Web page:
wax banks

second-best since Cantor

Category: academia

Dad rock.

Trey Anastasio of Phish writes and plays dad rock, I’m reliably informed, which is (They say) bad. The phrase means ‘midtempo rock with wishy-washy lyrics,’ broadly — music with no ‘edge.’

If the term were reasonable, I suppose it would apply. I’ll be honest, I don’t love Trey’s new singer-songwriter stuff; he’s at his best with the band, has never been a standout lyricist, and tends toward soupy New Age stuff (lots of ‘ocean of love’ metaphors).

But ‘dad rock’ is a contemptible term. It’s not fundamentally about the music, but is rather an indictment of the musician, charging him with being demographically unacceptable — an unforgivably middle-aged man. Anastasio doesn’t pretend to be young, but he maintains a playful open spirit that his musical colleagues pick up on immediately. (People love playing with Trey.) That spirit isn’t interesting but it’s real, which critics hate.

He’s through showing off, is through making art for any reason other than to testify to his actual place in the actual universe in language that resonates with him.

Which is, of course, disgusting — like an old lady still feeling sexual desire, or a fat person undressing, or a child sharing an opinion. Know your place, Trey, and get out of the way (out of sight) of the angry ignorant anxious tastemakers who want The Next ‘Interesting’ Thing rather than whatever ‘love’ shit you’re peddling.

Anastasio’s music is lovely and welcoming, and for nearly 40 years has glued together a uniquely American vagabond community that hears something rare and authentic in Trey’s voice. He’s a dad, and rocks, and plays with a grateful smile on his face. ‘Dad rock’ is a term of dismissal and is beneath us.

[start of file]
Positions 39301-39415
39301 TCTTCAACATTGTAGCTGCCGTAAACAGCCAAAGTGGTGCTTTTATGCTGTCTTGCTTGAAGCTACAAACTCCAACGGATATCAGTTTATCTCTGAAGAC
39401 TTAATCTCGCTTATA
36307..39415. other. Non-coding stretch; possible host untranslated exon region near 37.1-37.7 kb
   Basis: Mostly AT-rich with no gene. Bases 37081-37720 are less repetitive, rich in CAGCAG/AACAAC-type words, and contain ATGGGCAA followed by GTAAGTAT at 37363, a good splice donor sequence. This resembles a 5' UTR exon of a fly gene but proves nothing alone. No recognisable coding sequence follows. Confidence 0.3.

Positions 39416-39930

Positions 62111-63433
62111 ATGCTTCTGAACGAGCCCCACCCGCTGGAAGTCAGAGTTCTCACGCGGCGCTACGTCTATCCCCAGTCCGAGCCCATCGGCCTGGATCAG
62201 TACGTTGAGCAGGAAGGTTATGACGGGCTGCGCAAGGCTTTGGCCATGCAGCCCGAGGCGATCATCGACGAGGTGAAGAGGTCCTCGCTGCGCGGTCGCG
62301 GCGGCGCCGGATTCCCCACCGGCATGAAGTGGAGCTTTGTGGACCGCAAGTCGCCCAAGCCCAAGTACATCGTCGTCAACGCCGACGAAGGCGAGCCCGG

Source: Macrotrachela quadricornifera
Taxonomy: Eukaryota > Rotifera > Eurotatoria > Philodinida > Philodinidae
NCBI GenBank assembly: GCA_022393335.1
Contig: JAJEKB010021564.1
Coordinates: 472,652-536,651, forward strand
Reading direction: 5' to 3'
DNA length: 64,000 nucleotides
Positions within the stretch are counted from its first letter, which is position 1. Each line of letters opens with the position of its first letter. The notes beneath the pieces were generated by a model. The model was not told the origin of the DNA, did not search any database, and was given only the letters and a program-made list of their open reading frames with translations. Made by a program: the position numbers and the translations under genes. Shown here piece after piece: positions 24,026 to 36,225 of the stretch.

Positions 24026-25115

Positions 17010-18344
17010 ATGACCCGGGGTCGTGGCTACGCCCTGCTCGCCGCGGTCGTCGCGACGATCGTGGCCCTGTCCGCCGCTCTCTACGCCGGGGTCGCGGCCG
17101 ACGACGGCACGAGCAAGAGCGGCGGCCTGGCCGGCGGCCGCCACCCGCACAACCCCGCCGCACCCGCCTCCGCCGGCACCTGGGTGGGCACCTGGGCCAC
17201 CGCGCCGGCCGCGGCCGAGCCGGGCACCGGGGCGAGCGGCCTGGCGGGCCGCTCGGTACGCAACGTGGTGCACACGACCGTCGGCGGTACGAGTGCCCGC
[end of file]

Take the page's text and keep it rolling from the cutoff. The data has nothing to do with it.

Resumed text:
Advertisement

‘Sophistication’

I once declared to a friend — in my twenties I ‘declared’ a lot — that terrible art was better value-for-money than a good one. The casuistry went like this:

  • With good art, your level of pleasure is determined by how good it is. You come out of the movie theater and if you saw a great movie you feel great, and have a great time talking about it. But you can only say ‘It was great’ in so many ways
  • With bad art, your level of pleasure depends on your own expressions of distaste. If you can go on for several days about the shittiness of a movie or the banality of a gallery installation or how insipid all of XYZ’s music is, if you can find novel ways to run down your own experiences (and the work of others), then you win, baby! Bad art is the gift that takes a little then keeps on giving

Everything about this is stupid. Twenty years on, though, I note that this really is how a shockingly large people feel about life — but instead of depending on ‘good/bad art’ they build an entire (un)imaginative life on ever more elaborate evasions of direct experience in general.

This is ‘sophistication.’